Over the past decade the primary objective of many large law firms has been a simple one: get bigger. Firms of all sizes and regional origins have made deliberate moves (and some explicit announcements) that indicate their intention of becoming national or international players in the legal space. The trajectory from regional to super-regional to national to international is well-worn; and the benefits of being an international or national law firm seem indisputable. AmLaw-reported revenue demonstrates firms who fall categorically into the international or national realm are strong performers. Their 2016 revenue is 146% higher than a typical regional firm, on average, and their profits per equity partner average 13% higher. A new regional analysis of law firm geographic profiles and growth, however, reveals the payoff from being a truly national or international law firm just may not be what it used to be.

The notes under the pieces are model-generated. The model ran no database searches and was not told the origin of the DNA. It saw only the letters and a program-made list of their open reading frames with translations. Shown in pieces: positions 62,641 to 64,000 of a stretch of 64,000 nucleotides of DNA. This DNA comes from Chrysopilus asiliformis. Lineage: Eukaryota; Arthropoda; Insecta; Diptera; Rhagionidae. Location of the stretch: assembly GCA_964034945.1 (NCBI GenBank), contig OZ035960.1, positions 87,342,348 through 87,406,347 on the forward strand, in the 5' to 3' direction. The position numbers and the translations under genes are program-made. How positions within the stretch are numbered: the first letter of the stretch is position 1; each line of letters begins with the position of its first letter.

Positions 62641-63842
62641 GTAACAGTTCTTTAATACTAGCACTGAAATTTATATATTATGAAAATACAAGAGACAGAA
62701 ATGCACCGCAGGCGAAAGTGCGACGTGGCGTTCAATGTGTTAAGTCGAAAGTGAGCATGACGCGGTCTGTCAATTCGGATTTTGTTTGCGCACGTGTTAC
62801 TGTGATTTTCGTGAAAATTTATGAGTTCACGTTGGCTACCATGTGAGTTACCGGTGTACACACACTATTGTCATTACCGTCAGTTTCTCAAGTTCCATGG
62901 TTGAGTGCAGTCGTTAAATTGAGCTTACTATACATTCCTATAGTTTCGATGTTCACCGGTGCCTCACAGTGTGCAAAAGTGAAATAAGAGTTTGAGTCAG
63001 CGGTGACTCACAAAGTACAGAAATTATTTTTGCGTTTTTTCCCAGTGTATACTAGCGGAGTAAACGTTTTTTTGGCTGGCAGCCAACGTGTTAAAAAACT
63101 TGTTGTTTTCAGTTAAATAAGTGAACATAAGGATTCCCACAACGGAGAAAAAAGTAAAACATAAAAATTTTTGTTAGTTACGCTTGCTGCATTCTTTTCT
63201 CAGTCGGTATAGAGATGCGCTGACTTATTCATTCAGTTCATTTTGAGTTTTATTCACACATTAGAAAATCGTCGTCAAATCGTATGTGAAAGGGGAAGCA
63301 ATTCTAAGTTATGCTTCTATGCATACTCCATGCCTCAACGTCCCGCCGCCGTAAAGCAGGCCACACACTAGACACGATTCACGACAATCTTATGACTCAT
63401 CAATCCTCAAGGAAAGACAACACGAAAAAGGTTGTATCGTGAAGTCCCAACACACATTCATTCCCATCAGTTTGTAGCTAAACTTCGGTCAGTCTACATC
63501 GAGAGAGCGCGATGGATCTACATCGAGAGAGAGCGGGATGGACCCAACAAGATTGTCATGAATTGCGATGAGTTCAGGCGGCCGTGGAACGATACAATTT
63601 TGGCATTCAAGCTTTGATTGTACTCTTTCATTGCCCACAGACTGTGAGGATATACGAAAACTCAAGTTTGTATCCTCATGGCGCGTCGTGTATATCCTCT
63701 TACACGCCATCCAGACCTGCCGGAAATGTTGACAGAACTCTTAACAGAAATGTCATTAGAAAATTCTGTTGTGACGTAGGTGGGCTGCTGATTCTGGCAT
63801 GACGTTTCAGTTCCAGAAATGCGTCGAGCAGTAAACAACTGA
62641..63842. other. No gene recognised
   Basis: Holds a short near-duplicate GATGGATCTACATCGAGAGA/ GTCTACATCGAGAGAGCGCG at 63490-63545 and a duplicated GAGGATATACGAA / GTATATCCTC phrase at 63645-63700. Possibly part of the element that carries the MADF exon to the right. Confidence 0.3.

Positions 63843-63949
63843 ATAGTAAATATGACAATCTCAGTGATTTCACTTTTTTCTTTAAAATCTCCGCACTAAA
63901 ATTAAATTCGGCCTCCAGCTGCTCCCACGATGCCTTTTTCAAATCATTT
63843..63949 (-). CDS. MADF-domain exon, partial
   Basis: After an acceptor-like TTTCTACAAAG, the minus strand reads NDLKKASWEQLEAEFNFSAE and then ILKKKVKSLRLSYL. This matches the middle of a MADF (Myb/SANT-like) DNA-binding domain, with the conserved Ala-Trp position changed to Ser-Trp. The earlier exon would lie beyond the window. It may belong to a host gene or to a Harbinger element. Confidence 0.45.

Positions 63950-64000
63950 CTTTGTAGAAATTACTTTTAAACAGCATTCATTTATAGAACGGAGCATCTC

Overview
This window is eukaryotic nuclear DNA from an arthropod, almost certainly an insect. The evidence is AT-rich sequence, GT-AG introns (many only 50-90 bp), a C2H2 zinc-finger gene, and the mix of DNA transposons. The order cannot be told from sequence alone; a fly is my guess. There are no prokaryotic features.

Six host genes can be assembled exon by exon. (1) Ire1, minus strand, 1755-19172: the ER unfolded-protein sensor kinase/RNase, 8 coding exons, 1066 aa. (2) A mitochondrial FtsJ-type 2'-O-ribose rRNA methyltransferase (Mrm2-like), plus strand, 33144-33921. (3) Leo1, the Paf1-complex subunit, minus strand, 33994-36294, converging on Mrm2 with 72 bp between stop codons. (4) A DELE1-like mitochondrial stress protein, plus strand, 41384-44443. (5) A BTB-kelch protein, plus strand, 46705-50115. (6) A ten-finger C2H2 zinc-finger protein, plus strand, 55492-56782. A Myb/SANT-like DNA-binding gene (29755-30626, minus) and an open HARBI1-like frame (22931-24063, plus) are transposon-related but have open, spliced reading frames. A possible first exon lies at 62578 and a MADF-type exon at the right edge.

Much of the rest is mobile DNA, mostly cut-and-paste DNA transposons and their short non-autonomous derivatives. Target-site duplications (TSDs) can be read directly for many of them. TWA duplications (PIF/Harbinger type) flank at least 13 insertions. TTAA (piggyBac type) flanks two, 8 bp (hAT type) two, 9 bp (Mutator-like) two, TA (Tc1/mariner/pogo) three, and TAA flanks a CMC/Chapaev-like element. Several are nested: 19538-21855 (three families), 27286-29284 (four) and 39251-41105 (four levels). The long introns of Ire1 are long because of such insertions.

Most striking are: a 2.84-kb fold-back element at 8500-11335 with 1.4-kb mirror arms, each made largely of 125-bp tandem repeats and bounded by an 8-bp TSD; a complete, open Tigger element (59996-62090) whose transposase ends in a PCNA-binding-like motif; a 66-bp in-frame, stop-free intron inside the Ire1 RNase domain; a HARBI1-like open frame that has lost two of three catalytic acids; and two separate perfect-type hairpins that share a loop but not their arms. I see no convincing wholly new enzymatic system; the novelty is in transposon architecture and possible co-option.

In 2009, international law firms generated 3 times the average AmLaw firm in revenue and national firms 1.6 times the average. By 2016, both these figures dipped, with international firms dropping to 2.6 times the average and national firms to 1.3. Still higher, yet not as pronounced. Over the same time frame, the percentage of AmLaw 200 firms categorized into the international or national segment increased from 19% to 30% of law firms, a notable macro-shift in the industry in less than a decade.
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